Far better to drive past the campsite, check in to a hotel and get the staff to bring your bags in, fold down the bed and pour you a fresh pint whilst you recline in front of the fire.

Report
 Tobes 22 Jul 2020
In reply to nathan79:

> When does a campervan become a motorhome? I'm trying to think what the distinguishing differences are/should be.

Camper van - think long wheel base Hi Ace or similar - mattress on top of a few storage boxes, a stove, some pots and pans - can be a custom conversion, off the shelf or old works van with a bouldering mat to sleep on. Anything from a few grand upwards. Takes the parking space of a long estate 

Motorhome - in built toilet, shower, storage, seating/dining area, sleeping area - kitchenette. Start at 15/20k i'd have thought. Larger vehicle requirements for parking 

A world of difference imo 

Report
In reply to Mark Eddy:

Agree.  £5 is the cost of a pint in many places and costs me £7 to park up at Coniston for a days fishing.  £5 for the van, £5/person after that.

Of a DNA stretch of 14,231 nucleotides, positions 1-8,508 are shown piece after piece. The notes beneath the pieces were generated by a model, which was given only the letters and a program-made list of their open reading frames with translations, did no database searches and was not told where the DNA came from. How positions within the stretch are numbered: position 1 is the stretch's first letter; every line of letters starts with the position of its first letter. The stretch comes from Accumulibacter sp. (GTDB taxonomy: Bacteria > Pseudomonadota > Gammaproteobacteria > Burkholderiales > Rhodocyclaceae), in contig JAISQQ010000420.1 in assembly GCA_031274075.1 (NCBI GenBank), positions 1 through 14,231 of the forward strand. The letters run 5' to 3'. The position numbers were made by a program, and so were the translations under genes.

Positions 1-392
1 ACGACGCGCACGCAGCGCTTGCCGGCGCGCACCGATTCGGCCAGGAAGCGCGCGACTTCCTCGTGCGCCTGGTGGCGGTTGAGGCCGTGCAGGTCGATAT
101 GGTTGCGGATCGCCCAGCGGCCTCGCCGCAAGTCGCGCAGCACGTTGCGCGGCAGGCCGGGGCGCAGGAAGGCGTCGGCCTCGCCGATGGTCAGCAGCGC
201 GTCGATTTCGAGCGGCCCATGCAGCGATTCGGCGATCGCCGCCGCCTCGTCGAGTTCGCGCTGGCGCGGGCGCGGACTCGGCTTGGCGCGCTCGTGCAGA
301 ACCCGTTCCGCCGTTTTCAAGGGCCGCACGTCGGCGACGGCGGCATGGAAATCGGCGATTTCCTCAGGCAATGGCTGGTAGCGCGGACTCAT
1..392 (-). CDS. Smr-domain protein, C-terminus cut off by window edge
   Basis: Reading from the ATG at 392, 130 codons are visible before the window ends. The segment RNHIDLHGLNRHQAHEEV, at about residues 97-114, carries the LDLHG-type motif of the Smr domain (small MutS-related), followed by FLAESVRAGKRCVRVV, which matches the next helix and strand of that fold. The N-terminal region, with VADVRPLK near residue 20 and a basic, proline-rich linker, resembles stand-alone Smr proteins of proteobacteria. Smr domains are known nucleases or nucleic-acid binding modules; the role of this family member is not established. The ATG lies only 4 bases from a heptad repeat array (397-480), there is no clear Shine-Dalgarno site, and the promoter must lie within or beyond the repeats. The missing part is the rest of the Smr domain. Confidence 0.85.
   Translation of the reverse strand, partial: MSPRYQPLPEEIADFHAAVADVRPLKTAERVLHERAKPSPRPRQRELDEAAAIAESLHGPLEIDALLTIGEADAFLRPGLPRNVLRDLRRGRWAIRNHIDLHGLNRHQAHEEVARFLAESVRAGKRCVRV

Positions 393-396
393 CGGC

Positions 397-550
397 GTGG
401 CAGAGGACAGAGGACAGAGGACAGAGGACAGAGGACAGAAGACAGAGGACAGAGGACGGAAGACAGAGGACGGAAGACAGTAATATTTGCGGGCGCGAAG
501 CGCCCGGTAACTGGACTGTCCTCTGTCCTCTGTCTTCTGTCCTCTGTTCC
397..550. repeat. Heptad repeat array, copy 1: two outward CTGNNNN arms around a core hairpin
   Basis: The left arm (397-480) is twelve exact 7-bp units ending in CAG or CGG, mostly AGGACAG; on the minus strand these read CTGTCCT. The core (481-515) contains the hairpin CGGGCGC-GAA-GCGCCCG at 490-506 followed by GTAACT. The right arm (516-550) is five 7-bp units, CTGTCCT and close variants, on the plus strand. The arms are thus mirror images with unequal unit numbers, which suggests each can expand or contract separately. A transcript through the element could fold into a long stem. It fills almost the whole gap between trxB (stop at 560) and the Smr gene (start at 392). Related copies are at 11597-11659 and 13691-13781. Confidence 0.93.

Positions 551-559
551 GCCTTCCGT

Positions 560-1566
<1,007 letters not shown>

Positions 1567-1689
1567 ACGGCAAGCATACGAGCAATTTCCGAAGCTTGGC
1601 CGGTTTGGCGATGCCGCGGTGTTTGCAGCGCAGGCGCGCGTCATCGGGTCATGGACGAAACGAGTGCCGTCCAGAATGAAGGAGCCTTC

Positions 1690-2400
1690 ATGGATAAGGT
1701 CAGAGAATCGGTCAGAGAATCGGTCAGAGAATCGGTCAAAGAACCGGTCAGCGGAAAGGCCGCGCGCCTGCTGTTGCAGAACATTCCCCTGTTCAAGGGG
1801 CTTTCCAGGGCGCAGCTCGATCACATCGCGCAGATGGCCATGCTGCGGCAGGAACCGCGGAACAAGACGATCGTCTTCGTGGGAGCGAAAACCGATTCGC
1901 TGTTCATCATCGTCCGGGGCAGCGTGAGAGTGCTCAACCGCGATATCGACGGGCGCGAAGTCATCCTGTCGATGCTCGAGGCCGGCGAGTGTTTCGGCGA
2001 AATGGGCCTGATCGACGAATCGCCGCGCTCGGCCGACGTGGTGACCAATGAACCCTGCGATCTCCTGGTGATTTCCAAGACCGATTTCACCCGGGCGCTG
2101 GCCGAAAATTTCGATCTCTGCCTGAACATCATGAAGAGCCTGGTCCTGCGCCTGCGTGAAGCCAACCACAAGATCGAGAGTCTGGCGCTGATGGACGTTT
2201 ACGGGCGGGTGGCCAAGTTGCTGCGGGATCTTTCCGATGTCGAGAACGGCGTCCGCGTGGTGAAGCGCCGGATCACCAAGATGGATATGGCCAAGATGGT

Report
 cb294 22 Jul 2020
In reply to SuperstarDJ:

Bivvying under a rock overhang in the Elbe sandstone for a couple of late September nights with temperatures dropping down to around 5°C is definitely possible with a one and a bit year old toddler. My son absolutely loved it, especially with the red deer stags rutting in the valley below!

CB

Report
 Steff 22 Jul 2020
In reply to SuperstarDJ:

In some places (Spain) there is a legal distinction. I don't remember the details, but there are places where you cannot spend the night with a caravan, but you can with a van.

I am more of a hotels and B&B person though ;-)

Report
 Eric9Points 22 Jul 2020
In reply to SuperstarDJ:

Personally, I'd like the Scottish government to start putting drones on patrol above many of the roads in or heading to the Highlands. Any van or car+caravan that has a queue of more than three cars behind it for more than ten minutes would get taken out with a Hellfire anti tank missile.

However that's unlikely to happen but congestion and pollution (shite and rubbish) from "wild campers", caravaners and motorhome owners is trashing many beautiful parts of Scotland. While I am instinctively against limiting access to the outdoors something needs to be done. I'd like to see the same sorts of restrictions on camping and overnight parking that are now in place on Loch Lomond side and the Trossachs extended to cover the whole of Scotland with a caveat that if you can be arsed carrying your tent a mile from the car, no one is going to bother you.